The federal Attorney General’s office is taking over the investigation into the assassination of two journalists in less than a month at an online publication in Playa del Carmen, Quintana Roo.
Publisher Rubén Pat Cauich of the Playa News Aquí y Ahora was shot and killed outside a bar on Tuesday morning when he was attacked by gunmen. By the time emergency services personnel arrived, he was dead.
According to the New York-based Committee to Protect Journalists (CPJ), Pat had been beaten, detained overnight and threatened by local police in June.
He often reported on police activity and prior to his detention had written a story accusing police of colluding with a criminal gang.
Jan-Albert Hootson, CPJ’s representative in Mexico, said Pat had been enrolled in a government protection program at the time of his death.
The Playa News said in a Facebook post that Tuesday was “a black day for journalism”, adding “killing journalists will not silence the truth.”
Pat’s murder was preceded by that of reporter José Guadalupe Chan Dzib, who was slain late last month at a Felipe Carrillo Puerto nightclub.
The state Attorney General’s office reported early today that the Special Prosecutor for Crimes Against Freedom of Expression (Feadle) had taken over both investigations.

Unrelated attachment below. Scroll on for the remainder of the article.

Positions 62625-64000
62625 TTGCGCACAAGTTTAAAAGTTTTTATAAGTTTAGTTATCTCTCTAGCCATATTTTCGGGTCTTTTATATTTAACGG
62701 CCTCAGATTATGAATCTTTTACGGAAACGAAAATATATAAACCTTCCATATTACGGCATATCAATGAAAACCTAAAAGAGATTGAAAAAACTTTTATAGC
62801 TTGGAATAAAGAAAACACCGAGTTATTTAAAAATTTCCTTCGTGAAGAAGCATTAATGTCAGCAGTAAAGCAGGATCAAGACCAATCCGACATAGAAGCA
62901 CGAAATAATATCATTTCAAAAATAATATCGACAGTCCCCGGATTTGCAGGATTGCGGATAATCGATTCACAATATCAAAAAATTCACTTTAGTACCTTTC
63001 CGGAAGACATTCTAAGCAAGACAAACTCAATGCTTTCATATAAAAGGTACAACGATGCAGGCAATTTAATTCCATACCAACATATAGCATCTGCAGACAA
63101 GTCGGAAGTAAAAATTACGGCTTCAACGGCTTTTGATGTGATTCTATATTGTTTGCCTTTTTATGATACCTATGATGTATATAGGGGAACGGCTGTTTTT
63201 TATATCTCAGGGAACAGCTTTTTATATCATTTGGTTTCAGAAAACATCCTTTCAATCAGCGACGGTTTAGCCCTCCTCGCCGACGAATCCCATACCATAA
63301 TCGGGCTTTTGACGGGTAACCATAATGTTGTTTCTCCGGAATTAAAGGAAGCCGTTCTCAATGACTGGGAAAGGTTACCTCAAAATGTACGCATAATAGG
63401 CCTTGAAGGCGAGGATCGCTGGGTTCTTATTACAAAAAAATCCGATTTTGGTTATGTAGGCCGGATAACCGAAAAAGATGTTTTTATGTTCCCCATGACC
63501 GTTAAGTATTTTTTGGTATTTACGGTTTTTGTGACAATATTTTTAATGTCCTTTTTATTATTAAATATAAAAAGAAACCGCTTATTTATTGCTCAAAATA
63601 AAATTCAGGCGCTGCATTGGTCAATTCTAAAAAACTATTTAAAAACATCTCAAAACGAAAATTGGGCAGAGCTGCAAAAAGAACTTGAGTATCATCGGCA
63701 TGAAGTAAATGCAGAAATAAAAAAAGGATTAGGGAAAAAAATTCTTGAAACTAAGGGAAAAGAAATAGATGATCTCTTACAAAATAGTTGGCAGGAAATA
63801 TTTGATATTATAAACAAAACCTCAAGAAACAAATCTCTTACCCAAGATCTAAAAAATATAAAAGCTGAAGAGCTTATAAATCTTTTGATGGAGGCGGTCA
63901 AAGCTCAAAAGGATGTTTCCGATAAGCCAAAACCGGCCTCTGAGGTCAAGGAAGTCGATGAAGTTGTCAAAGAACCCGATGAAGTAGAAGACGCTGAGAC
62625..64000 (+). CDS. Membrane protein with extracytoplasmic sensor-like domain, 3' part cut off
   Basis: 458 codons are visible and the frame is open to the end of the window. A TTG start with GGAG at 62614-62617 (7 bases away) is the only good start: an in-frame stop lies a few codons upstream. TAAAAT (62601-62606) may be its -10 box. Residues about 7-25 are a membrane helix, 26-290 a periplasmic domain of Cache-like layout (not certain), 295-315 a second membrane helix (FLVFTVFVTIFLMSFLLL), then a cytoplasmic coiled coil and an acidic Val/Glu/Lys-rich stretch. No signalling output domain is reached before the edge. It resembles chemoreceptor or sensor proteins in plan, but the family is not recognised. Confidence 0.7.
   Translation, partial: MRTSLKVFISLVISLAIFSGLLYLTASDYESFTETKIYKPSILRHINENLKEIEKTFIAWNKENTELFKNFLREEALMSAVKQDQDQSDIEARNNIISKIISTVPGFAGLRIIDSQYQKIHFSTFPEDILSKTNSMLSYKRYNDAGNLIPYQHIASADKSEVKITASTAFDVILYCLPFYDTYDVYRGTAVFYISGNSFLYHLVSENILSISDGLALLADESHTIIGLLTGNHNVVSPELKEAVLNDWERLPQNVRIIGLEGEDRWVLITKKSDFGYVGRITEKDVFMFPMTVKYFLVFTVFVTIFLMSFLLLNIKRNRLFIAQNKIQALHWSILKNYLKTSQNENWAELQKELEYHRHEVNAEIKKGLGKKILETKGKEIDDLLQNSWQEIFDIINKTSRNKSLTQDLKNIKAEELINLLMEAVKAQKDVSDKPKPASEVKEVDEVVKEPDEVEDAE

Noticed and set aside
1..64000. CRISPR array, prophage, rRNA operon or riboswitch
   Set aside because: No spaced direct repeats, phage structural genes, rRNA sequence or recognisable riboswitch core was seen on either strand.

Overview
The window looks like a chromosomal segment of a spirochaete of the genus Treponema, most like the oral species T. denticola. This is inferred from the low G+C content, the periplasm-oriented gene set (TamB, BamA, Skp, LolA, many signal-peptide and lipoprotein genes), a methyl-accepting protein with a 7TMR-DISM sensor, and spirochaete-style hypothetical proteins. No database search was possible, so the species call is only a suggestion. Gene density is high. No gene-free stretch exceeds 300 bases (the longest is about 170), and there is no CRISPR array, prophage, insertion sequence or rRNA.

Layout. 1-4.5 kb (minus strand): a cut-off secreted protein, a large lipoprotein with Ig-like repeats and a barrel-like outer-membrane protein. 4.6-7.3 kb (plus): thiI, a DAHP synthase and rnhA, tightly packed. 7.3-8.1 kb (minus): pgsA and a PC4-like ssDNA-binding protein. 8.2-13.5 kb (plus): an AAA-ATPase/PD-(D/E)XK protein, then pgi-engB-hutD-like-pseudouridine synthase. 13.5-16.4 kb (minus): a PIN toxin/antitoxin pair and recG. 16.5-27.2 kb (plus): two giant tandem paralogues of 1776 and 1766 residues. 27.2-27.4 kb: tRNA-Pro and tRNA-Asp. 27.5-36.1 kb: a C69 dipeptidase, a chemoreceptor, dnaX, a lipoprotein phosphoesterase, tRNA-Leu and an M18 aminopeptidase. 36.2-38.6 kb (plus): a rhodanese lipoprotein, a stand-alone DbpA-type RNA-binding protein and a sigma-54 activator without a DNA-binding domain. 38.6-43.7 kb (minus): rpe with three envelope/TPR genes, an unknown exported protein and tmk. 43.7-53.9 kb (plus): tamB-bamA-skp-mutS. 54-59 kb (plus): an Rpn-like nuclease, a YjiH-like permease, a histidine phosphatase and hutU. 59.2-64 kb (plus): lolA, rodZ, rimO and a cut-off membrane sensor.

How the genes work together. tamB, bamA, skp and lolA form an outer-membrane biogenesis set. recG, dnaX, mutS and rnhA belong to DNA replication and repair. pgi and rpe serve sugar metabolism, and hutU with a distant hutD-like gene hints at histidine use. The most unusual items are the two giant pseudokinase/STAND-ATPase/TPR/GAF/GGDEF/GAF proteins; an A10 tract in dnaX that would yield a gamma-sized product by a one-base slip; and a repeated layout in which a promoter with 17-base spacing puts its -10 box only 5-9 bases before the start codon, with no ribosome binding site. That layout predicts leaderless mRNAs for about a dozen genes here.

Pat was the focus of several investigations between 2011 and 2018, state prosecutors said. In some he was a victim while in others a suspected offender.
Also on Tuesday news surfaced of the murder last week of Luis Pérez García, an 80-year-old journalist and presenter.
According to the Federation of Associations of Mexican Journalists (Fapermex), firefighters discovered Pérez’s body after putting out a blaze at his home in the borough of Iztapalapa in Mexico City.
National media reported Pérez was beaten and asphyxiated before his home was set on fire.
Fapermex denounced the killing and called for government protection for Pérez’s family.
The Mexico office of the International Federation of Journalists (IFJ) issued a statement on Tuesday demanding that Mexican authorities adopt effective measures aimed at ending the violence targeting journalists.
” . . . Death threats against journalist for doing their job are multiplying,” said the global federation of journalists’ trade unions.
At least eight journalists have been killed in Mexico so far in 2018.